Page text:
Part III, "Sex, Love, and Agency," has three chapters covering a diverse range of topics. In chapter 6, "Friendless Women and the Myth of Male Nonage: Why We Need a Better Science of Love and Sex," Elena Cuffari argues that current scientific approaches to men's sexual behavior get it wrong. In particular, they deprive men of agency, by suggesting that men struggle with monogamy either because they are subject to biological processes, or to "the universal rationality of cost-benefit analysis" (102). In reducing men to nonagents, women are also made lonely, as their role is changed from that of friend to that of "babysitter" for their male partners. Further, women can't be friends with heterosexual men in case the "friendship" is just a veiled attempt on the part of the men to get the women to sleep with them, and women can't count on other women because they are paranoid their partners might sleep with one of them. Thus Cuffari finishes the chapter by arguing that we need a more nuanced understanding of monogamy and the commitment to it, which recognizes the complexity of what it means to make a decision or have an identity. This would create a more complicated picture, but would also allow heterosexual women to "approach their male partners as humans, and eventually as friends (117).

Chapter 7, "Revolutionary Politics of Love: Pussy Riot and Punk Rock as Feminist Practice," by Fulden Ibrahimhakkioglu, herself a feminist punk musician philosopher and activist, argues that what was at the heart of Pussy Riot as well as other feminist activism (even Valerie Solanas's SCUM Manifesto) is love, "to which anger is instrumental" (127). She argues that the activist chooses both "to change the world and to celebrate life," which map onto anger and love (129), but it is the anger, not the love, that is usually discussed in relation to activism. Drawing on Audre Lorde's account of "the erotic" as aligned with "artistic creativity, aesthetic enjoyment, and our inherent capacity for feelings of joy and empowerment" (126), Ibrahimhakkioglu argues that the anger found in feminist movements is "deeply rooted in the erotic" (137). Thus, she encourages us to look at Pussy Riot and other feminist activism through a different lens, and not to underestimate its potential transformative power.

Chapter 8, "Practice in Paradox: What We Can Learn about Love from Relationships between Parents and Young Adult Children," by Christine Overall, takes a look at a different kind of love, the love between parents and children. This is not an oft-discussed topic in philosophy, and I was interested to see that it raises several important ontological and epistemological issues, in addition to moral ones. The "paradox" mentioned in the title refers to the fact that "the parent needs to acknowledge that the child both is and is not her child, and that she both knows and does not know her child" (159). She knows her child, in some ways, better than anyone else, having been there since the very beginning, but, equally, the adult child may not tell her parent the intimate details of her life. Overall finishes her chapter by noting that what we can learn from the love between parents and their young adult children is that love that is intense and continues over time can be found in relationships between people who do not share equal or consistent status. This is particularly interesting when comparing this kind of love with romantic love and friendship, which do seem to require equality.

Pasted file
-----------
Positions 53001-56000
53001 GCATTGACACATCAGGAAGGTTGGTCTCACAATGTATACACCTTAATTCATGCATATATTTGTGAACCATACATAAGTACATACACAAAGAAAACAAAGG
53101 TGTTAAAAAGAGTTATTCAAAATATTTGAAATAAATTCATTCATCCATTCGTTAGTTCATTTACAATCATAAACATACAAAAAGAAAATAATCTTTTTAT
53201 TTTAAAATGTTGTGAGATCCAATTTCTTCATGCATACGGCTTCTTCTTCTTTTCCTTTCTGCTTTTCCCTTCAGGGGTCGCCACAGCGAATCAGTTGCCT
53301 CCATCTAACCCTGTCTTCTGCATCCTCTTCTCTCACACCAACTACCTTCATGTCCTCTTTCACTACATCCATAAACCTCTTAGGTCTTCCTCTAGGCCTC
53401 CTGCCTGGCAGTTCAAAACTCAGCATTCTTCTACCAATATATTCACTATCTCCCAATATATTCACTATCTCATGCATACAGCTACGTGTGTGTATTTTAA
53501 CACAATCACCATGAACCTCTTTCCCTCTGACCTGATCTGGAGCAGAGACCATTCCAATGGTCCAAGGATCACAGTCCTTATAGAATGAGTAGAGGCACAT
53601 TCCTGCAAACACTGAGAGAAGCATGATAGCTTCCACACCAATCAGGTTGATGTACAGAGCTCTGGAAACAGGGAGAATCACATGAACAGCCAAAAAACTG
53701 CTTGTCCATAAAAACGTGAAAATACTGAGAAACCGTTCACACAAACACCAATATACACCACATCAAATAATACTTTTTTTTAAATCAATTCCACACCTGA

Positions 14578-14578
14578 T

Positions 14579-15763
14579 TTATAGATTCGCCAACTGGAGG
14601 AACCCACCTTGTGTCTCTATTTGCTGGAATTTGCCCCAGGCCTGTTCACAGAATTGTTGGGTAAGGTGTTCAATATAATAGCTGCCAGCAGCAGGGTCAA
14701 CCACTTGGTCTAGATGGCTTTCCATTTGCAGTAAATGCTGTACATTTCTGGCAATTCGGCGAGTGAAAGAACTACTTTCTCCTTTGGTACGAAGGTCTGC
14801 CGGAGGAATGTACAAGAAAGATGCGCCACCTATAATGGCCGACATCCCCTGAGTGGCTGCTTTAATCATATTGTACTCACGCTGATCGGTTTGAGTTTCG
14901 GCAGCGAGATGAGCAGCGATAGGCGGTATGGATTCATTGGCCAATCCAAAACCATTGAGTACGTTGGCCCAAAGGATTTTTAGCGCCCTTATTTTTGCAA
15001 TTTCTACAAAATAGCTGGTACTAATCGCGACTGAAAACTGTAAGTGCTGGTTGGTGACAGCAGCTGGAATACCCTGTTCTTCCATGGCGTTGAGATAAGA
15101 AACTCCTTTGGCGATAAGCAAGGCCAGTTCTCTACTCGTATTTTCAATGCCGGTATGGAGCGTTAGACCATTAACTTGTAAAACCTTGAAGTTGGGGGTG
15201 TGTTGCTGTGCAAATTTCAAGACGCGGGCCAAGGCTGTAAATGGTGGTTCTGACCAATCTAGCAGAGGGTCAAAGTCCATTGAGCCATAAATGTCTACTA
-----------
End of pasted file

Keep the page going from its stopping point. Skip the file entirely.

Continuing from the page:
In part IV, "Embodiment and Culture," we move away from love and toward sex, with three fascinating and very different chapters. Chapter 9, "Orchid Love," by Phoebe Hart, is based on an autobiographical documentary that Hart made about being intersex, and includes personal "reveals" she made in the film about her own experiences, a touch that helps the reader to understand a little more about what it feels like to be intersex, in addition to looking at the philosophical issues raised. For example, she acknowledges that when she reveals her body or her story to a lover, she worries that he might worry that he is gay, a sad but telling truth about people's sexual insecurities. Her story highlights the difficulties involved in having a body that is not considered "normal," particularly when it comes to love and sex, and the chapter makes us question the limited range of many people's desire and what can be done about it.

Chapter 10, "Failed Medicalization and the Cultural Iconography of Feminine Sexuality," by Rebecca Kukla, considers why it is that female sexual dysfunction (FSD) has not been medicalized, as male sexual dysfunction has been with erectile dysfunction (ED). Kukla notes that there are both benefits and drawbacks to medicalization; her main purpose here is not to argue for or against it, but instead to study what it is about FSD that means that pharmaceutical companies and others have not managed to medicalize it, despite the potential money to be made from doing so. Her hypothesis, for which she argues effectively, is that this is due to "deeply rooted ideological pressures" (195), one being that feminine sexuality is seen as mysterious and "unlocatable," indeed being not even "bodily" at all (198). The corollary of this is that ED is seen as a localized bodily problem, to be dealt with through pharmaceuticals, whereas FSD is seen as a result of many factors, including relationship dissatisfaction or depression, and whereas men are encouraged to take Viagra to deal with ED, women are encouraged to self-reflect and deal with the contextual factors making them uninterested in or dissatisfied with sex. Therefore, Kukla raises wider questions about how we see female and male sexuality and how this relates to gender norms more generally.